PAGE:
If you don’t know what a pulse is, you are not alone. A 2010 study of 1100 Canadian households (sponsored by Alberta Agriculture and Rural Development and conducted by Ipsos Reid) concluded that most Canadians are unsure of what a pulse is. Take 20 seconds to watch the video above. It will tell you – very artistically – what a pulse is.
Pulses are beans, dry peas, lentils and chickpeas which are the edible seeds of pod-bearing legumes. They are a great ingredient for cooks. Pulses grow so well in Canada that we are the world’s largest producer and exporter of peas and lentils and they contribute over $3 billion annually to our economy.
This post will delve deeper into why the United Nations declared 2016 as the International Year of the Pulse and why they believe pulses are at the heart of health for people, land and our planet. It will also examine the pulse industry in Alberta and how you can participate in the International Year of the Pulse by taking a pledge to eat more pulses.
This poster from the U.N.’s Food and Agriculture Organization (FAO) details the many positive attributes of pulses. When you read through the list you can begin to understand why the FAO believes that even if we all ate as little as a half cup of pulses each week it would improve our overall health.
Not convinced? Watch this video and you’ll be blown away by what a nutritional powerhouse they are.
Move over kale, chickpeas are the new superfood with their fibre, vitamins and protein.
Canada’s annual crop of 5.7 million tonnes of pulses are exported to over 150 countries around the globe. Ironically, many are branded, packaged overseas and shipped back to us for sale at ethnic markets across the country.
Why do we not eat more of the pulses we grow? When I travel to India each year, pulses are a daily staple. Indian cooks have hundreds of ways to prepare them and they are the chief source of protein for the one third of the population who are vegetarian. In Canada, we’ve been able to afford meat as our chief source of protein but have we really stopped to question what that’s costing our environment? Pulses take a fraction of the water (1/10 – ½) that other proteins do to produce. Pulses fix nitrogen to the soil and play a vital role in crop rotation schemes and they decrease greenhouse gases.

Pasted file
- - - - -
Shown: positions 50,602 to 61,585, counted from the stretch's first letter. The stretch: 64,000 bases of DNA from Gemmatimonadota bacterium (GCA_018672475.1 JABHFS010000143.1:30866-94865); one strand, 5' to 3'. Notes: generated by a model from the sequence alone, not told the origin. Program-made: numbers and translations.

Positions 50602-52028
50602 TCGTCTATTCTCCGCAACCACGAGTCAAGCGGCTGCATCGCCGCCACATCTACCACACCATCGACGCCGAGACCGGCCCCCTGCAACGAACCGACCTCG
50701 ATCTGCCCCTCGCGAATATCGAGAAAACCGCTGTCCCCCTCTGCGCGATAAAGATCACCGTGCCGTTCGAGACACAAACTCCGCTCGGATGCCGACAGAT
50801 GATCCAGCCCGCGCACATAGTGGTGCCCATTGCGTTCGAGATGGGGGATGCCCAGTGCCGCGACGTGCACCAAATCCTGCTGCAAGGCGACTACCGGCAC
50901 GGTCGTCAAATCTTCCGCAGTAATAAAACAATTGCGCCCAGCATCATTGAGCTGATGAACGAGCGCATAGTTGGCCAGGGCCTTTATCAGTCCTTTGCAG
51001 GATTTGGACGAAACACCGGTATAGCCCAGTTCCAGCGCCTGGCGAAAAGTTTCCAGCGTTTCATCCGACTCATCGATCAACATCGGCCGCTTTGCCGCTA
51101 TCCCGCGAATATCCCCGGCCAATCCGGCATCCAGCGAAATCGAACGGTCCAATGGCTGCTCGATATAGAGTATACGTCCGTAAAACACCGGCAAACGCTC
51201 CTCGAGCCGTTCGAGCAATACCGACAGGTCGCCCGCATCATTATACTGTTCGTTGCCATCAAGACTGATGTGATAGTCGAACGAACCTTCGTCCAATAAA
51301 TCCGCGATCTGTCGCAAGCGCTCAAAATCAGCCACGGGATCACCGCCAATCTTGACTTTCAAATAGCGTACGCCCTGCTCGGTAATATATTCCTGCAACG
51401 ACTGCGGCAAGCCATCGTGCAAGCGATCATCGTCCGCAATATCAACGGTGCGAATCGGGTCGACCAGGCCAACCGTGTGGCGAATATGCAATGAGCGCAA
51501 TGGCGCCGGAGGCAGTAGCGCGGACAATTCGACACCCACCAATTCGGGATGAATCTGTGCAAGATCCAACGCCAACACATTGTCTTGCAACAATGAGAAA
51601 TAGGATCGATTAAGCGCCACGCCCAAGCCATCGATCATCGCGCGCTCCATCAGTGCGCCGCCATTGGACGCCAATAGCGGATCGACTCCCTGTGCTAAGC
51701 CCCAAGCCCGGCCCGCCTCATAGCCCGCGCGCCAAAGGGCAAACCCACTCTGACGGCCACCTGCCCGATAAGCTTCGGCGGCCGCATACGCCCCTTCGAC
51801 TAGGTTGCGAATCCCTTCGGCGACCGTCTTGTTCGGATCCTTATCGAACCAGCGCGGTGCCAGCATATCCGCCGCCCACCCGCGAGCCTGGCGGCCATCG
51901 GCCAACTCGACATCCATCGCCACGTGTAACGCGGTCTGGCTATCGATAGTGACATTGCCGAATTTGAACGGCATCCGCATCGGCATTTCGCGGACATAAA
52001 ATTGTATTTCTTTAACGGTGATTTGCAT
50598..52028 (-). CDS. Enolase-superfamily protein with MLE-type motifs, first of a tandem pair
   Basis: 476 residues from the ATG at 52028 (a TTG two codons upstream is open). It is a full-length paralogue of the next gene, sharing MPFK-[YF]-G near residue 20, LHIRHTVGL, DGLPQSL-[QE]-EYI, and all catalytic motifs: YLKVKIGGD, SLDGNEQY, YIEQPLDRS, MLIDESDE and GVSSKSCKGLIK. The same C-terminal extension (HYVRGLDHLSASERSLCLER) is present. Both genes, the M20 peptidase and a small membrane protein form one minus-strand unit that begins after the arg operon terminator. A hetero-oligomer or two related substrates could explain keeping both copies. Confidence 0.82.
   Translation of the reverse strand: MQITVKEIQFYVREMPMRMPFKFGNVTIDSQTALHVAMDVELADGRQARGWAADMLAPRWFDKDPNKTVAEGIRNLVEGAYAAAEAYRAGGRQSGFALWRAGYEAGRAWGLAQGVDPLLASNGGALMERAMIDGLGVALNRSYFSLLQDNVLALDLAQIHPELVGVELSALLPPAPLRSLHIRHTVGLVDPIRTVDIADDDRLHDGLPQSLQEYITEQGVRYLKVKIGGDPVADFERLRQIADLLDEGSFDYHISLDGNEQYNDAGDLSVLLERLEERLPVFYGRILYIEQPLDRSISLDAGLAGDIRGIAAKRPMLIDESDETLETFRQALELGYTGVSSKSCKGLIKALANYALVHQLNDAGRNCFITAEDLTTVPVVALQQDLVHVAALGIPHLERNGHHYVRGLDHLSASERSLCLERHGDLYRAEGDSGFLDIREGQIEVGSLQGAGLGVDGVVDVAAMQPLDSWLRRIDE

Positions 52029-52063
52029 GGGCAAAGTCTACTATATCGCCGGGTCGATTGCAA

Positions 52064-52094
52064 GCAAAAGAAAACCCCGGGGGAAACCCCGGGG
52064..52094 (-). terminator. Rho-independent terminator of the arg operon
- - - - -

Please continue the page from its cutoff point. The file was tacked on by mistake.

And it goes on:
This video focuses on the environmental impact of pulses.
Perhaps all our focus on other protein sources in Canada has left us with a knowledge deficit in how to prepare pulses. There’s good news on this front. If you’d like to learn a variety of visually beautiful, imaginative and tasteful ways to prepare pulses all you have to do is sign up for something called The Pulse Pledge here.
How does it work? You agree to eat a half cup of pulses each week for 10 weeks and you’ll receive recipes and fun information as well as chances to win prizes each week for 10 weeks. I just finished week four and after filling out a short survey I was able to download the cookbook below.
I’ve made several of the recipes and will share them in the next post. If you check back at the pulse pledge website you’ll also be able to watch the number of people who’ve taken the pledge grow as it’s updated frequently.
Sixty per cent of Canadians are considered light consumers of pulses. They eat them less than once per month. If you eat pulses once a week you are considered to be part of the twenty per cent who are moderate to heavy consumers and there’s a full twenty person who are non-consumers. The research study showed that consumers needed explanations and recipes to help them increase their consumption and that “taste” and “health benefits” would also be helpful. More people are concerned about eating local now than when the research was conducted.
To understand more about how the pulse industry looks in Alberta I interviewed Debra McLennan who is a Registered Dietitian and the Food and Nutrition Coordinator for Alberta Pulse Growers. She told me that in 2014 there were about 1 million acres of pulses in Alberta and by this year there will be 1.8 million. That’s an incredible increase which she attributes to the better price for these crops that has come with an increased demand for them.
Alberta farmers grow some lentils and chickpeas but mainly they grow dry peas (yellow, green and marrowfat) and dry beans (great northern, pinto, black, small red, Faba and pink). There is a large bean processing facility in Bow Island Alberta but otherwise the peas and lentils are transported to Saskatchewan or Manitoba for processing as Alberta does not yet have a facility to do so. If you want to support local, look for products labeled “Product of Canada” and you’ll be helping our farmers’ bank account while helping your own too.
As a food source pulses are incredibly affordable. A 100 gram serving of lentils costs about $0.25 as compared to animal protein at $0.80 – $1.30.
Here, we’ve learned that pulses are good for us, good for our soils and good for the sustainability of our planet. In the next post, I’ll share some great information on how to cook them and a few recipes so you can sample their great taste.